To protect one of the most endangered species in the world, an international trade court judge ordered the Trump administration Thursday to ban all seafood harvested with gill nets in Mexico’s northern Gulf of California — a bold move with significant political and economic consequences.
The order to save the vaquita porpoise, nicknamed “panda of the sea” for its chubby frame and black-ringed eyes, comes despite arguments from the U.S. government that a ban could negatively affect ongoing negotiations with Mexico. Earlier this week, the U.S. attorney general’s office tried to get the court to delay its decision for 30 days.
The ban, which affects an estimated $16 million worth of fish and shrimp, was a victory for conservationists who brought this issue to court in March after a decade of rescue efforts failed to prevent vaquita from getting fatally entangled in gill nets in Mexico’s waters.
Scientists say the vaquita population has dwindled from 567 in 1997 to fewer than 20 today. Its population drops by about half each year. The species’ range is about 1,500 square miles — the smallest of any marine mammal. Its territory overlaps with commercial fisheries that catch shrimp, curvina, chano and sierra, as well as illegal fishing operations that target the endangered totoaba.
Conservationists hope the embargo will put pressure on the Mexican government to ban the use of gill nets — vertical walls of mesh that snag fish by their gills when they try to escape — and indiscriminately capture vaquita as well.
“For 20 years, the Mexican government has promised to save the vaquita but failed to take meaningful action. That has to change or we’ll lose these animals forever,” said Sarah Uhlemann, international program director at the Center for Biological Diversity. “With vaquitas on the brink of extinction, these economic sanctions are painful but necessary to push Mexican officials to finally protect these little porpoises.”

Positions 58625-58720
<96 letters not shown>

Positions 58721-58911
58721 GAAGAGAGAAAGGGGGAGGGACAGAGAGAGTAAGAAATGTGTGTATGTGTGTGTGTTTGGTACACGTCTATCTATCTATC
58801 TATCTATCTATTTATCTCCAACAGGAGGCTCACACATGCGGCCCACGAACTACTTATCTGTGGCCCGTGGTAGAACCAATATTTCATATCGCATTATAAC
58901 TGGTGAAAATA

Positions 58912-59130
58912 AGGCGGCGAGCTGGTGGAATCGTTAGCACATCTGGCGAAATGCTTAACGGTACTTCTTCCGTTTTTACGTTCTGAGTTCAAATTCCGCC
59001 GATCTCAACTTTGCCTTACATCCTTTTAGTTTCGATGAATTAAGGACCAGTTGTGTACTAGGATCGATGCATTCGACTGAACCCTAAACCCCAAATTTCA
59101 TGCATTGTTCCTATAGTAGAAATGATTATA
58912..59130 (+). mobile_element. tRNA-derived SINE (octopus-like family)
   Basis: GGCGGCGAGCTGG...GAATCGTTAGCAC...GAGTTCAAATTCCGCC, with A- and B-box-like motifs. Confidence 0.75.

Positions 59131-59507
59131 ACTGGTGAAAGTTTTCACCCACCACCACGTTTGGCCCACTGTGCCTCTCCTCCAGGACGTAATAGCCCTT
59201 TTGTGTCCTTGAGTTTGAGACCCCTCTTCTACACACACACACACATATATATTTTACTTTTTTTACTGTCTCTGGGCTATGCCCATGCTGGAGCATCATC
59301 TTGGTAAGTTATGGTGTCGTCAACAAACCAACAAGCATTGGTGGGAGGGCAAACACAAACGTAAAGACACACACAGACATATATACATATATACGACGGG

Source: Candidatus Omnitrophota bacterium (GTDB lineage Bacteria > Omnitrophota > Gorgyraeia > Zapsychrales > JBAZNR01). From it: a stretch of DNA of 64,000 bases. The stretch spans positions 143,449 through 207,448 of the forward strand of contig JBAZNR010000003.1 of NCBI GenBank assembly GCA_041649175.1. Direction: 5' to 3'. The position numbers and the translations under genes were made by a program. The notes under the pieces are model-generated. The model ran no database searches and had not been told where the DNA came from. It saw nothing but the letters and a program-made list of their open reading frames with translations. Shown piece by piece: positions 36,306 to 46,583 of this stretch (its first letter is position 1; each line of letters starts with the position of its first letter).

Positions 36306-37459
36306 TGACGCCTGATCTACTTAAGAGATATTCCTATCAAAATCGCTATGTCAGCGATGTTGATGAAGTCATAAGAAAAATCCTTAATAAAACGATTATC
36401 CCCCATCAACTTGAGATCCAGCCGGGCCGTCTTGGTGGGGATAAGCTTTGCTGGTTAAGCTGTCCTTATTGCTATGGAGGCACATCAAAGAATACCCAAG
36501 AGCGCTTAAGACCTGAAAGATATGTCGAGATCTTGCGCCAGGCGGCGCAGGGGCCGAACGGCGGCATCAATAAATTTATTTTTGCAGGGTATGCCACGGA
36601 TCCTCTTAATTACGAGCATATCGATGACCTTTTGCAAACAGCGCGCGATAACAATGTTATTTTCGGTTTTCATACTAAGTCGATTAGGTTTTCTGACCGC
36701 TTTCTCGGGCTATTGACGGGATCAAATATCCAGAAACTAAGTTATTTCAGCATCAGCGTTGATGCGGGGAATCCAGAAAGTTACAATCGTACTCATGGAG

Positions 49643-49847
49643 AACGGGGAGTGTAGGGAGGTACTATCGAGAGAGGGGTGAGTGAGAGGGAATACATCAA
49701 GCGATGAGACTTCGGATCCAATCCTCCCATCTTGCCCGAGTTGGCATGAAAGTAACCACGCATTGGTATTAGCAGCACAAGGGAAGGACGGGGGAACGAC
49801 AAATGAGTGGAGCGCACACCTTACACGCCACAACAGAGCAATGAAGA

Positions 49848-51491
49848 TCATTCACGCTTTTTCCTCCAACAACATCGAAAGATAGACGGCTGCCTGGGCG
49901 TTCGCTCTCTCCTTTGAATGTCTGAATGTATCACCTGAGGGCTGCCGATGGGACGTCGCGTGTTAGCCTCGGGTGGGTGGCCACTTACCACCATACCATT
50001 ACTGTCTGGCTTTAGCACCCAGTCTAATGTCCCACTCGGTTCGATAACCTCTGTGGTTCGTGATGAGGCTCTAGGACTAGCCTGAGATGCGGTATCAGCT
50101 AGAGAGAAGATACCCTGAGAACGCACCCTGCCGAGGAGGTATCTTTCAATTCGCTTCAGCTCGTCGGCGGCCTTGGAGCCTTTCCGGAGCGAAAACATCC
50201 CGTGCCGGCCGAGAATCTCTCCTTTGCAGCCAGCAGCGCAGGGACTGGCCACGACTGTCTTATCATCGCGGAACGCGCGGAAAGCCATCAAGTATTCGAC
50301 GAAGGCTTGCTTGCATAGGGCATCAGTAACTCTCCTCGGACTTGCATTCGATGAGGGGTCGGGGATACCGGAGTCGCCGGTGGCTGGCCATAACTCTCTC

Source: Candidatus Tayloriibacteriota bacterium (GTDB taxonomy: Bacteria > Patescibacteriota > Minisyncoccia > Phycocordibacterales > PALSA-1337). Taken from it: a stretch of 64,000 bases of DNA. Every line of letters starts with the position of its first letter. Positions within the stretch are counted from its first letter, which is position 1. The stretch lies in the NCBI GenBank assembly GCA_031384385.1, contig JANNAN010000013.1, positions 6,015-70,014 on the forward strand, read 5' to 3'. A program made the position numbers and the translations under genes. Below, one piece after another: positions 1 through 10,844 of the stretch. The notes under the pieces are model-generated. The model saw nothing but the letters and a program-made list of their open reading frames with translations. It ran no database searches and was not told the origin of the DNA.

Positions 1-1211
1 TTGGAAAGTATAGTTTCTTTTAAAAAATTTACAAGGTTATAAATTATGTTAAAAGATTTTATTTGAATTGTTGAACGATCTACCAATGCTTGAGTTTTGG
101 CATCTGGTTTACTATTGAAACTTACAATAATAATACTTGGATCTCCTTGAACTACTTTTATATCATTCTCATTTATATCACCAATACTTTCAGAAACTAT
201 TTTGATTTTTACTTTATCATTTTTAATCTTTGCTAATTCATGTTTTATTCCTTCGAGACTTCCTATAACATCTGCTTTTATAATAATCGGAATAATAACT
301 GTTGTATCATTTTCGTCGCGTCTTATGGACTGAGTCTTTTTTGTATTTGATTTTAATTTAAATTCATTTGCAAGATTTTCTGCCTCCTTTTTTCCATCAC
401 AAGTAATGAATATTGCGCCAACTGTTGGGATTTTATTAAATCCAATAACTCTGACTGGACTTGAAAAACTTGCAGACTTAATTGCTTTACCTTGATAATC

Trade experts said this ban, while addressing a serious environmental problem that both governments have failed to resolve, does not help the many other issues currently challenging U.S.-Mexico relations.
“With a difficult renegotiation of NAFTA pending, a trade skirmish over U.S. steel and aluminum tariffs underway and potential auto tariffs on the horizon, the timing of this import ban is pretty awful in terms of bilateral relations,” said Christopher Wilson, deputy director of the Mexico Institute at the Wilson Center. “But with the vaquita population dipping ... perhaps nearing the single-digits, the timing is clearly much worse for the porpoise.”
U.S. Court of International Trade Judge Gary Katzmann, in his call for a preliminary injunction, found that the cost of the vaquita’s disappearance was greater than the cost of implementing a ban to save the species.
“What cannot be disputed is that the vaquita’s plight is desperate, and that even one more bycatch death in the gill nets of fisheries in its range threatens the very existence of the species,” Katzmann wrote.
The ban will be in effect until the case is fully argued on its merits. To lift the ban, Mexico must meet U.S. standards, which conservationists say entail improving regulations and enforcement to ensure vaquita are not being killed in gill nets. Failure of the Trump administration to implement the ban would be illegal and a direct violation of a federal judge’s order.
Katzmann issued the order after hearing arguments presented by the Natural Resources Defense Council and Agatha Koprowski, a Department of Justice attorney representing defendants such as Commerce Secretary Wilbur Ross, Treasury Secretary Steven T. Mnuchin, Secretary of Homeland Security Kirstjen Nielsen, and Chris Oliver, assistant administrator of the National Marine Fisheries Service.